Over the course of less than a week, I went to 4 different doctors until I got to see my regular doctor again, who suggested endometriosis. He told me to go back on the pill and see how I go. After 2 days on the pill, I had one pain attack that got up to about 5 or 6, and haven’t had one since (which strongly supports the endometriosis hypothesis).

So, in short, my uterus hates me and loves being on the pill. It's a drug addict, and this is an unhealthy, drug-infused relationships where it only likes me because it's stoned on oestrogen.

Evil. Pure, unadulterated, EVIL. And also dysfunctional.

The Devil's Uterus

Tuesday, September 14, 2010

Never. Again.

Tried a day without medication yesterday. It was interesting - It's been a while since I've started something, changed my mind, started something else, changed my mind, started a third thing, changed my mind gone back to the first thing, changed my mind...

Then I got handed a stack of test to staple and was glad for something I could do while my mind raced and did loop-the-loops. Seriously, my brain is a one-woman air show, except sometimes I run out of the fancy stuff that leaves trails in the sky so you can't always see the path I took to get where I ended up going.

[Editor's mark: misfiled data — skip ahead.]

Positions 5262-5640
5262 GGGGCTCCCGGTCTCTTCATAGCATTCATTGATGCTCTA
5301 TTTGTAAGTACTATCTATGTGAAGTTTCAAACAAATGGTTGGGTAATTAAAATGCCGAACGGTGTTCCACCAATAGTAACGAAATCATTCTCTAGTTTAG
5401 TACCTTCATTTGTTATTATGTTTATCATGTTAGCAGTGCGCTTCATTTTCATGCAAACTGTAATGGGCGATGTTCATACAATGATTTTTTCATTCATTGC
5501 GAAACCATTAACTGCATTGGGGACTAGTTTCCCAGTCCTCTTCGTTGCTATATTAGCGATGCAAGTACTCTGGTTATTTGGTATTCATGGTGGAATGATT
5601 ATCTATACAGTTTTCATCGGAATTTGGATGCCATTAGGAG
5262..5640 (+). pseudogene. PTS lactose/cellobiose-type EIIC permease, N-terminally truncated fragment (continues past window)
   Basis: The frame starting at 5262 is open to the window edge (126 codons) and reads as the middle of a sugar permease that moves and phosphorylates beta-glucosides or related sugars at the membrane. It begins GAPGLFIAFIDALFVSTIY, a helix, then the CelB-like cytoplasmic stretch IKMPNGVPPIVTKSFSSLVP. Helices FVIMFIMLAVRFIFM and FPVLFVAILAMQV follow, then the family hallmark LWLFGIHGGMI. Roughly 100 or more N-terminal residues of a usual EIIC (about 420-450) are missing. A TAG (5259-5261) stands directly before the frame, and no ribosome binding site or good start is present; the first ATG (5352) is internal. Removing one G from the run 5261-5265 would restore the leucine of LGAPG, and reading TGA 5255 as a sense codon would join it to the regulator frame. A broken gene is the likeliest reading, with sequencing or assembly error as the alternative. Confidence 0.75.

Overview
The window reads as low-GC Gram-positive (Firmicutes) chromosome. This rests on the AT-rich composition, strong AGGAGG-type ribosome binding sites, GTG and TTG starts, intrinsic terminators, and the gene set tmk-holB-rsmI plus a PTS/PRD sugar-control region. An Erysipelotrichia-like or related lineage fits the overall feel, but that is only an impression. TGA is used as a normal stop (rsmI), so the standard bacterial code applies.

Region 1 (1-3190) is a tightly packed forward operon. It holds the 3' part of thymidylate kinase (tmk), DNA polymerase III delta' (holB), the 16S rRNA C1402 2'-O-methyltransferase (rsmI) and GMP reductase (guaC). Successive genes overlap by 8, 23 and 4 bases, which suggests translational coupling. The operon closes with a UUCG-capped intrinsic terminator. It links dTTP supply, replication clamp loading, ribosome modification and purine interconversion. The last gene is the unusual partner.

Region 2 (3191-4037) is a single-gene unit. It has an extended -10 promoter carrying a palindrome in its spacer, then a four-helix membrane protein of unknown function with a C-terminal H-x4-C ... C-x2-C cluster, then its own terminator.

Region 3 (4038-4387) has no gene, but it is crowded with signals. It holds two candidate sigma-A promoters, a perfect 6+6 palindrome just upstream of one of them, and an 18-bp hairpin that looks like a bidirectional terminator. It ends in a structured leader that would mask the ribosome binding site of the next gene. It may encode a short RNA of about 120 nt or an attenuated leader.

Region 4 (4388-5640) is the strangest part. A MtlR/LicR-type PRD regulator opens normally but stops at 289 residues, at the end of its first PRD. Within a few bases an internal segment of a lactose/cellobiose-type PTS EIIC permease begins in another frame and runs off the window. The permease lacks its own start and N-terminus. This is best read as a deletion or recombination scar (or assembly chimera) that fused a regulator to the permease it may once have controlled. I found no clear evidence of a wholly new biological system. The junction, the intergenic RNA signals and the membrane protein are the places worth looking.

Mental ACROBATICS! My brain is an acrobat! It stretch, it can jump, it can turn itself upside down... It can also sometimes get a cramp, but even that is impressive!


Monday, September 13, 2010

Possession is 11/10 of the law.

I would like to discuss the phenomenon of territorial marking. When my cat hit puberty, he started to pee on things. I got him desexed a week later (I’d have had it done earlier, but the vet told me that it would be fine to leave it for another week or two, but I digress).